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Mexico marijuana growers learn new tricks from U.S.

By Mica Rosenberg

AMATA, Mexico (Reuters) - Farmers growing marijuana in remote Mexican mountains are adopting techniques pioneered in the United States to produce more potent pot and boost profits from the cash crop that is fueling a deadly drug war.

In the fertile valleys of Sinaloa in northwestern Mexico, soldiers this year found 60 acres of covered greenhouses equipped with sophisticated irrigation and fertilization systems growing seemingly endless rows of marijuana plants. In another part of Sinaloa, the cradle of Mexican drug trafficking, the army recently busted a marijuana lab with potted plants heated day and night by lamps, a change from traditional outdoor cultivation of the crop and a sign drug cartels are using more savvy production methods.

"This is new. They now have technology so the plant will grow faster; we think the techniques are coming from (the United States)," said a soldier commanding a battalion ripping up 5-foot (1.5-meter)-high marijuana plants growing along a river bank near the dusty town of Amata, Sinaloa.

While estimates vary, law enforcement officials on both sides of the border say Mexican drug gangs earn the bulk of their cash from cheap-to-produce marijuana, using revenues to sustain wars against rivals and the government that have killed more than 33,000 people across Mexico in the past four years.

Even as hundreds of troops fan out across Sinaloa ripping up marijuana fields by hand, cartels are one step ahead of the government's efforts, helping to stifle President Felipe Calderon's army-led battle against the cartels.

"It's a cycle," said another soldier in Amata as he stood by 20,000 pungent marijuana plants doused with diesel and set on fire in a billowing cloud of white smoke. "We come and destroy the fields and move onto another area and they come back and start preparing the land to plant again."

The new greenhouses are harder for the army to detect with fly-overs since they resemble tomato plots common in Sinaloa.

"PRIMO BUD VS MEXICAN CRUD"

If drug gangs in Mexico are successful enhancing the quality of their product, they can sell the improved marijuana for up to five times the normal price. The going rate for top quality U.S. pot is around $2,500 per pound, while Mexican types sell for under $500, U.S. law enforcement officials say.

New cultivation tactics may be a sign Mexico is being forced to compete with growers north of the border, especially in California where business is booming, spurred on in part by marijuana for medical use, now legal in 15 states and the District of Colombia.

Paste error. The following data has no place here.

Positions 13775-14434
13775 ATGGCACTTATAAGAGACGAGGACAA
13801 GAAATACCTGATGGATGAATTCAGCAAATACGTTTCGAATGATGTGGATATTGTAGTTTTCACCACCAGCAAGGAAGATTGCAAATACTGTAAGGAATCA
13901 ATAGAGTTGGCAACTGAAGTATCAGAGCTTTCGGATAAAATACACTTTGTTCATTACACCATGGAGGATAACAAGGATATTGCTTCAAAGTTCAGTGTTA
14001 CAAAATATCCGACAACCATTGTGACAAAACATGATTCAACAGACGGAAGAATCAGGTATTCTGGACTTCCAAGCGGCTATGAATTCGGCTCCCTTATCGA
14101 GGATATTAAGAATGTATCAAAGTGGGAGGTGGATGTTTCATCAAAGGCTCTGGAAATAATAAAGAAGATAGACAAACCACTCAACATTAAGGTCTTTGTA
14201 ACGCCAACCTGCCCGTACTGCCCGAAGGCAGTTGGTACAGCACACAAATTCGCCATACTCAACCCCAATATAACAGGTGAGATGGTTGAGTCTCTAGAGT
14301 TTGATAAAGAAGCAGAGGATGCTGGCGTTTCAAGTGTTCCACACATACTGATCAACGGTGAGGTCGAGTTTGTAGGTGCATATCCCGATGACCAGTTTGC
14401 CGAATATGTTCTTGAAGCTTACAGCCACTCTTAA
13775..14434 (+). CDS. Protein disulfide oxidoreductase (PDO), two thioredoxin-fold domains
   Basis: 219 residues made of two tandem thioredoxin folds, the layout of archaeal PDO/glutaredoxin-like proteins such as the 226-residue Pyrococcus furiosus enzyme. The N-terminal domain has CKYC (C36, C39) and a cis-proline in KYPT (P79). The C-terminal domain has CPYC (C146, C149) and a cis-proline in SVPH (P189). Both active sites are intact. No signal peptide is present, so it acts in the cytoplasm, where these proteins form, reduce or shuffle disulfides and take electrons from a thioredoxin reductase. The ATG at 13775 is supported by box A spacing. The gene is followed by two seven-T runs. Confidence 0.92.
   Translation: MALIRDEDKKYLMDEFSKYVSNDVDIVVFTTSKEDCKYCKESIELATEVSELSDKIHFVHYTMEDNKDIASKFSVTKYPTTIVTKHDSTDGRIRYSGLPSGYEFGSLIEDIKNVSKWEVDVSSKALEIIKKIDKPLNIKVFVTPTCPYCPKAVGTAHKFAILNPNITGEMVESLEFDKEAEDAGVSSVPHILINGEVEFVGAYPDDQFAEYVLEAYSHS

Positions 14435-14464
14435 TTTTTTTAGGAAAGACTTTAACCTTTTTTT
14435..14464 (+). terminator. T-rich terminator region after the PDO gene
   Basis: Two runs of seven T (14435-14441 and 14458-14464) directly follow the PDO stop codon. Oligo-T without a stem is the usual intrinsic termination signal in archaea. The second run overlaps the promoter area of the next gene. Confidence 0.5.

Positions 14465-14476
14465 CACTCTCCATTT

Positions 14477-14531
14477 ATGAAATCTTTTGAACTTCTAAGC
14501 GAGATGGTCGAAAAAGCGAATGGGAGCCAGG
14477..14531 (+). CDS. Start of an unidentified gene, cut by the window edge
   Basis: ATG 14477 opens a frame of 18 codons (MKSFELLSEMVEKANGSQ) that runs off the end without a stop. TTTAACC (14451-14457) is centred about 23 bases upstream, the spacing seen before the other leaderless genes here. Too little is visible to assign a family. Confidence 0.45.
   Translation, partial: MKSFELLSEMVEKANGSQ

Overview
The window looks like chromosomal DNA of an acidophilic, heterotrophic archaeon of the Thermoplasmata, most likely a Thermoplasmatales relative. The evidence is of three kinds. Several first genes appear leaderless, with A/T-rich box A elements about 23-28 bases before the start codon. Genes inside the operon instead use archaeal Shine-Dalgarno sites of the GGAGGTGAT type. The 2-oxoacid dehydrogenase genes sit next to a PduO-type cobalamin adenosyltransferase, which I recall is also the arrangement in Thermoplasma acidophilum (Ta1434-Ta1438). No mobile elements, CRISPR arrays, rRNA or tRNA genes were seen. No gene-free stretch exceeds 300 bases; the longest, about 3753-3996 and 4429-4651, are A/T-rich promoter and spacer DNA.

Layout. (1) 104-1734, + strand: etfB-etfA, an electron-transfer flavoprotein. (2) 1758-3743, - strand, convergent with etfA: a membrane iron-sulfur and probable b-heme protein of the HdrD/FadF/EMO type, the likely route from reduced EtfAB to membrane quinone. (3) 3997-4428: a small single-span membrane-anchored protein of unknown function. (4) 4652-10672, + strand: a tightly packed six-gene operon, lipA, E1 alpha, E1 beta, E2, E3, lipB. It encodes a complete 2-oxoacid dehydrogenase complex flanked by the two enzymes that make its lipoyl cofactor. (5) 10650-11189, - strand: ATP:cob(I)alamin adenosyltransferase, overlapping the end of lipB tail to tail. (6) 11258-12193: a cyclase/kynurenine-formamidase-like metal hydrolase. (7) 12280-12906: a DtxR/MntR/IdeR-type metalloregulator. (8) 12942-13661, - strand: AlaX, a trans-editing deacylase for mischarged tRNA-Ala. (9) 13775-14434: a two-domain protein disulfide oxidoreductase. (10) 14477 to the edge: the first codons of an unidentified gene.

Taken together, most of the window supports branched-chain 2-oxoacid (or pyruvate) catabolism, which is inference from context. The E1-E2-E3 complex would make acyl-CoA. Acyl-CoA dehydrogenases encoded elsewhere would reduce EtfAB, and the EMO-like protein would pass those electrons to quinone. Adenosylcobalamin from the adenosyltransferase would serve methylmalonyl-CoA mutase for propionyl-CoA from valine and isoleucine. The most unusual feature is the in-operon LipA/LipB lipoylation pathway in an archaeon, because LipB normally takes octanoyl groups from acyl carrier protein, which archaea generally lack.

"I've been in drug law enforcement since 1970 and I never in my wildest dreams thought I would say California is producing more marijuana than Mexico," said Bill Ruzzamenti, a police officer specializing in the marijuana trade in California's Central Valley. "But there are people willing to spend the money on what they perceive to be primo bud as opposed to the Mexican crud," he added.

Seizures of marijuana plants in California soared nearly 300 percent over the past four years. Output increased south of the border as well between 2006 and 2008, but not by so much.

Clandestine marijuana fields are cropping up with more frequency in the United States, often in national parks. U.S. law enforcement officials say many of the outdoor marijuana fields in the United States are tended by Mexican growers from the traditional pot growing state of Michoacan, home to the notorious La Familia drug cartel.

Ruzzamenti speculated that Mexican growers working in the United States are taking knowledge learned from experienced marijuana botanists cultivating strong new strains with names like "train wreck" and "California dream" back home to Mexico.

Indoor operations are increasing in the United States, in part because THC content, the drug's active ingredient, shoots up when marijuana is tended in greenhouses. THC in marijuana seized in the United States increased nearly 250 percent in the past two decades, according to the U.S. State Department.

Some U.S. varieties reach upwards of 30 percent THC, while Mexican pot averages between 3 and 4 percent, said Tommy Lanier, who directs the National Marijuana Initiative, funded by the White House Office of National Drug Control Policy.

Lanier questions the medical value of such strong marijuana and said legitimate crops can be diverted to the black market.

"They say its used for pain management, but drinking a bottle of Jack Daniels would have the same effect," he said.

(Editing by Robin Emmott and Stacey Joyce)

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